Two incidents of dead body swaps have happened in last few months. Strangely two mistakes out of correct millions are enough to label hospitals, doctors or health systems as callous. Covid times are toughest times for health care staff and hospitals as well.
Definitely it is sad and painful incident. Without doubt, swapping bodies and causing distress to relatives is really shocking. There will be a demand for exemplary punishment to health care workers involved. There is a little doubt that they will meet the stringent punishment, as this is regarded as unpardonable, given the involvement of health care staff.
But is that the right way? Will chopping the hands, that were trying to rescue, is of help?
No one will like to see, how health workers have been stressed. Under the unprecedented circumstances, how fewer number of frontline workers have been battling the pandemic.
Armchair preachers cannot imagine the stress and the hard work, these warriors are burdened with. There can be multiple ways to look at these unforeseen mistakes.
- Punish the health workers, make an example by taking away their jobs. So everyone will learn.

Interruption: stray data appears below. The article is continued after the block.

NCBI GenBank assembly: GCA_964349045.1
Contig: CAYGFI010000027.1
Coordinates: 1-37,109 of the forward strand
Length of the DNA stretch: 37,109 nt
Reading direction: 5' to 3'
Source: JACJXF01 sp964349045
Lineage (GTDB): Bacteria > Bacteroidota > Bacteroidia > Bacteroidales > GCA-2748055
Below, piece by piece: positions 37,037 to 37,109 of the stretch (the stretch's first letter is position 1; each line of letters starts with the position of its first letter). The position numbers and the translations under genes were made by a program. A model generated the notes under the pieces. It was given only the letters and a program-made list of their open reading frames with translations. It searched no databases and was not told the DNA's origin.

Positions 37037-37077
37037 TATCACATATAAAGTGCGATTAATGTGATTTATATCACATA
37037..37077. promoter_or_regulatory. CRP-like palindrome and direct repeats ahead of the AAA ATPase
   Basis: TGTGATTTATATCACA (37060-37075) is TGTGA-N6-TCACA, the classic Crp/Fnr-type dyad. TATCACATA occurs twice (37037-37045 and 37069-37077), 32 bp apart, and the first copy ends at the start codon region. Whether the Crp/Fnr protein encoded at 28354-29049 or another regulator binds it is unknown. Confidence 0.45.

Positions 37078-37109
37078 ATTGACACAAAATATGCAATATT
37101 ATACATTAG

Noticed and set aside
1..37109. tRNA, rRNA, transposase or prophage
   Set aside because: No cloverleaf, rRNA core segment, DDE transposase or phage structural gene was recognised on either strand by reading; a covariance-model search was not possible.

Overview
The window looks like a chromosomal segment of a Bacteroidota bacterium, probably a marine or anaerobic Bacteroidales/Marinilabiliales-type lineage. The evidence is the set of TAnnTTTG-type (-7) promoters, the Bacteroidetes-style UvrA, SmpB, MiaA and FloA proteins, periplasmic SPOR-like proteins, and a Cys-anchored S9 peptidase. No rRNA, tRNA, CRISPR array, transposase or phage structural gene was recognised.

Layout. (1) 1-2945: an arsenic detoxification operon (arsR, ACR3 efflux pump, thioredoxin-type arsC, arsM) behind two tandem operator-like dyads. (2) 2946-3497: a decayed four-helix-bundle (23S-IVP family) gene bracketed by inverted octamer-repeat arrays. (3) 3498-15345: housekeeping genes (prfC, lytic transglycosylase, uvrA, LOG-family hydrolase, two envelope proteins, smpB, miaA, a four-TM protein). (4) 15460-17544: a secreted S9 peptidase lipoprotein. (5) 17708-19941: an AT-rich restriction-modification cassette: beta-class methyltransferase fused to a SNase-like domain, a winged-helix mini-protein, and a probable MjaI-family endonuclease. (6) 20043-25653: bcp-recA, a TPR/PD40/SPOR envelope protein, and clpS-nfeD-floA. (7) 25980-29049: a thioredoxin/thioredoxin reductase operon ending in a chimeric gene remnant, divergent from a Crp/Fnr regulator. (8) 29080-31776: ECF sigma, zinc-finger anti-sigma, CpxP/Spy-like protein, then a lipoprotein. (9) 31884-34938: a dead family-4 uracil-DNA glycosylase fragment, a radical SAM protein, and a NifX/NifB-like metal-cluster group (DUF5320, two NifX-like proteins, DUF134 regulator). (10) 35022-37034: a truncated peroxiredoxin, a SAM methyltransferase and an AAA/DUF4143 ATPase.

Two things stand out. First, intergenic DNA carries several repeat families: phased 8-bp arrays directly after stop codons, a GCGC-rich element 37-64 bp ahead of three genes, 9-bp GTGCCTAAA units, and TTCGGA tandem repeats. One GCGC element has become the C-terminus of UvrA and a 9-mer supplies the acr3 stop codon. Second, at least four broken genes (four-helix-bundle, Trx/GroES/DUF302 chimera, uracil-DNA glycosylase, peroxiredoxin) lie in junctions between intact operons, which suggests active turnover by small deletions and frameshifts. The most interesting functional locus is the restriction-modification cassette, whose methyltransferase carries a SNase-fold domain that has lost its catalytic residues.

- Check the faults in the system, make the whole system fool-proof by learning from the mistakes, so it becomes more robust with times to come.
- Counselling of the personnel involved along with improving the system.
- Understand the stress and circumstances of front line workers and improving their working conditions, so as to reduce their burden.
- Check the past record, if someone has done thousands right things, do not hang him for a single error, especially intoday’s unprecedented circumstances.
Most desirable at such crucial times will be encouragement and psychological support to front line workers.
NEW DELHI: A private hospital in southwest Delhi’s Dwarka committed a grave error by handing over the body of a Christian woman to the family of a Covid-positive Hindu woman. The 69-year-old woman, Garikapati Parisuddam, was not infected with the novel coronavirus and had passed away on Monday morning.
An ambulance with four corpses – including that of Anjum B – left from the hospital on Tuesday afternoon. Three of the persons who had died were Hindu and were taken to a crematorium before the van left for the ITO burial ground.
Just delivering professional death sentence for single, system errors or unforeseen mistakes will have future implications. It is like chopping the hands, that were trying to help.
As Corona has unmasked the real risk to health workers and society has dealt with heath workers shabbily. Next younger generation of aspiring doctors, who is a witness to the cruelty shown towards health staff, may be forced to think about their decisions to become health workers. Possibly the administrators need to ponder now, who will treat people in next pandemic.